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Think You Know Quantrix Capital ? Think Again

Is suitsfx.com safe or a scam broker?

Despite the positive buzz, SuitsFX is not a trusted broker because it operates without regulation from any stringent financial authority. If you notice any suspicious activity, report it promptly to Melmac Solutions Limited.

Using advanced cyber forensics and investigative techniques, we uncover the truth behind their fraudulent schemes and expose their tactics for exploiting unsuspecting individuals.

As a brokerage safety expert, I meet many people who have lost their money to shady brokers and scammers. I use data and warning lists published by regulators worldwide to analyze whether a brokerage is a legit entity. These are my key findings on the safety profile of SuitsFX:

  • Avoid SuitsFX as it is not regulated by a top-tier regulator.
  • Data on SuitsFX comes from regulatory sources and is checked by our legal experts.
  • If you get scammed by a broker, you have few options to get your money back.

Sean Gallagher

Avoid SuitsFX as it is not regulated.

The first rule of keeping your investments safe is to avoid brokers that are not regulated at all.  If you sign up with a broker not regulated by authorities – typically operating in tax havens such as the Seychelles and Bermuda – you run a high risk of encountering unscrupulous practices, or even scams or fraud.

SuitsFX data you can trust

Melmac Solutions’ brokerage experts track more than 30,000 brokers for safety info and regularly monitor nearly a dozen warning lists published by regulators worldwide to update and expand our brokerage database. Being traders ourselves, we meticulously analyze over 100 brokers using real money, which grants us the expertise to evaluate the safety credentials of any given broker.

Our data on SuitsFX was:

  • collected from regulatory databases
  • reviewed by our legal team.

Our team of analysts uses a combination of advanced scraping techniques and manual checks to keep our brokerage database up to date and separate trustworthy brokers from the untrustworthy ones. We also stay relevant by adding info about fraudulent brokers reported by users, ensuring accuracy through our own thorough analysis.

To further broaden the scope of our monitoring, we constantly evaluate and identify the brokerage firms that get the most online searches. After assessing these firms, we add them to our database.

 

Got scammed? Here’s how to recover your funds

The sad truth is, most money lost to scams might be gone for good. But there are a few steps you can take to try and get it back.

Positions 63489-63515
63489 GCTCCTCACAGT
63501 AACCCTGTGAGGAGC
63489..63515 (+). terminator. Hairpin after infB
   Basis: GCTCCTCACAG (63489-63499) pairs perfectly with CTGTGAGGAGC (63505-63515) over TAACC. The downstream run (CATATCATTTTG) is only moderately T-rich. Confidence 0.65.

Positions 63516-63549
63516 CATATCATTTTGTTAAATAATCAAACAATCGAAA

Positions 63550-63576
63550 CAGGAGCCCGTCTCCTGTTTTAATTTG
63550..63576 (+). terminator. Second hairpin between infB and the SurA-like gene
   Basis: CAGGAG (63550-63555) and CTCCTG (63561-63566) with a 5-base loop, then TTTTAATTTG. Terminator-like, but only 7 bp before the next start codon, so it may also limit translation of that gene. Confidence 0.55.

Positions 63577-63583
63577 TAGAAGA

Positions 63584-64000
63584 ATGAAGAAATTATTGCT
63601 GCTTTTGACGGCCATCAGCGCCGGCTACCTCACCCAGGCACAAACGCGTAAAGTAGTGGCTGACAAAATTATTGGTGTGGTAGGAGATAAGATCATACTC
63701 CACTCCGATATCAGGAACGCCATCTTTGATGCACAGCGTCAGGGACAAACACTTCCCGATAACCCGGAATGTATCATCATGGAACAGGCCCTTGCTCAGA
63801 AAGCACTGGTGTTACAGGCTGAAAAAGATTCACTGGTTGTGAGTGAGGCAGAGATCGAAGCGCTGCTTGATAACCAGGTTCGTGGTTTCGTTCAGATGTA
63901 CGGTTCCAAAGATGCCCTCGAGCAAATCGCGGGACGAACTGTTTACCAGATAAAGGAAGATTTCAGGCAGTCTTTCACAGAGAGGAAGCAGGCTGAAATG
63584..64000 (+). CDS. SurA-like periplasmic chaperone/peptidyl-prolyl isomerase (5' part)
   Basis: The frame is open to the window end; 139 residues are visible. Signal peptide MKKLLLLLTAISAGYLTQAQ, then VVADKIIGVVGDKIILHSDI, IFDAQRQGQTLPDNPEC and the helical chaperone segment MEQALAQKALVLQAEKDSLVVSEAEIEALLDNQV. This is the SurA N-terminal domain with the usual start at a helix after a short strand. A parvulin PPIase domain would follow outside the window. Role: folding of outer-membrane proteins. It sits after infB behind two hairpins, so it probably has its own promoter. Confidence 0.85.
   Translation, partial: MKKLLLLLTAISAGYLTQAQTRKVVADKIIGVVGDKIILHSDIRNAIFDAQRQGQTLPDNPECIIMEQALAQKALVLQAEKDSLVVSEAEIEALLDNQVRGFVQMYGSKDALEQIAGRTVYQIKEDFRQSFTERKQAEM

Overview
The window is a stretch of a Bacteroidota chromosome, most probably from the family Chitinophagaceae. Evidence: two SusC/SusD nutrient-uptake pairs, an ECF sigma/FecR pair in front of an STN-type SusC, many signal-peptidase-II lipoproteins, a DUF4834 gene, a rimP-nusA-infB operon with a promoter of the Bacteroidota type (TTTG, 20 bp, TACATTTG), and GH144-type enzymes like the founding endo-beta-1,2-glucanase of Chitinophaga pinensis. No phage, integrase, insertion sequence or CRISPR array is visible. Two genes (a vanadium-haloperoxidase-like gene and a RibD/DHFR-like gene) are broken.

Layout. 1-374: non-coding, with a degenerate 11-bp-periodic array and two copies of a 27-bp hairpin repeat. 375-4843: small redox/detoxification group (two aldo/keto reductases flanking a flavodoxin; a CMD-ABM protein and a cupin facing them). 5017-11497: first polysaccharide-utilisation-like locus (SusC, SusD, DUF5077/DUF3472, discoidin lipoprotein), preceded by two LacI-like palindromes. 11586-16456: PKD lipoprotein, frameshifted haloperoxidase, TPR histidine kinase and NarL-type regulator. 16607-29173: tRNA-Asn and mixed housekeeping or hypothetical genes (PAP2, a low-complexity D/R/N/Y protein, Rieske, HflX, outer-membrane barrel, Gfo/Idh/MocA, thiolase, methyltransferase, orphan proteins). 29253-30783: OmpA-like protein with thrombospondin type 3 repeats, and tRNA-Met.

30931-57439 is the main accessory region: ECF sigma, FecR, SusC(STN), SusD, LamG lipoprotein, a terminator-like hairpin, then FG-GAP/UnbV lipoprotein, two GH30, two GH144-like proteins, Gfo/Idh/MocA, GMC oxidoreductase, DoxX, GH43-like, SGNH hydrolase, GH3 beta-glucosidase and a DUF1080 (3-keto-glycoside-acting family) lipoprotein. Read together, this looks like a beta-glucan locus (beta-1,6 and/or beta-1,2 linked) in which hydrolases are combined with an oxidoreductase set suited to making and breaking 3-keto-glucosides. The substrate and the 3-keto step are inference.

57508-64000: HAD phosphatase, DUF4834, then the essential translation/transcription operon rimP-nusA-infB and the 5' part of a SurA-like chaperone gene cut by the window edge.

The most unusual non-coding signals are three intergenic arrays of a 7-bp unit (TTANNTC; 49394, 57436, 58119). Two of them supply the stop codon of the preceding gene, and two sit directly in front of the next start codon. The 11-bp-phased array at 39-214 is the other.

One thing you should definitely do is save all your documents and correspondence. Keep everything—screenshots, emails, and chats. The more proof you have, the better your chances if you need to go to the
authorities.

If you get scammed by a broker, you have a few options you can try to get your money back:

You can initiate a chargeback, a feature offered by Melmac Solutions Limited to protect traders and investors with no advance fee. This process involves the use of blockchain traceability, AI-driven asset recovery, and fraud detection algorithms in reversing the funds from the broker’s account if the service wasn’t delivered. This method remains the swiftest and most dependable approach to fund recovery.

You can also take legal action and get a Mareva (or freezing) injunction issued against the company. This injunction is useful to prevent the company from transferring its assets out of the jurisdiction of the court. However, there’s a time limit to this method.

If the broker has a financial regulatory body, you can also report the scam to them, such as SEC (Securities and Exchange Commission), FCA (Financial Conduct Authority), BaFin (Federal Financial Supervisory Authority), ASIC (Australian Securities and Investments Commission), FINMA (Swiss Financial Market Supervisory Authority).

Be super vigilant of recovery scams to avoid falling prey twice in a row. These are fraudulent schemes where scammers pose as individuals or companies claiming to help scam victims recover their money they lost in a previous scam.

They typically promise to assist in recovering lost funds for a fee or request personal and financial information from the victim. The promise is, of course, false and the victim is essentially re-victimized a second time when they pay the recovery scam artist.

Sean Gallagher
Sean Gallagher is a Senior Threat Researcher at Melmac Solutions. Earlier, Gallagher worked at Ars Technica as the IT and National Security Editor, where he covered topics like cyber-crime, cyber espionage, and cyber warfare. He has almost 20 years of experience as a security researcher, technology journalist, and information technology practitioner. Personally, I tested nearly all brokers we reviewed on our site, opening real-money accounts, executing trades, assessing customer services, and providing firsthand assessment.

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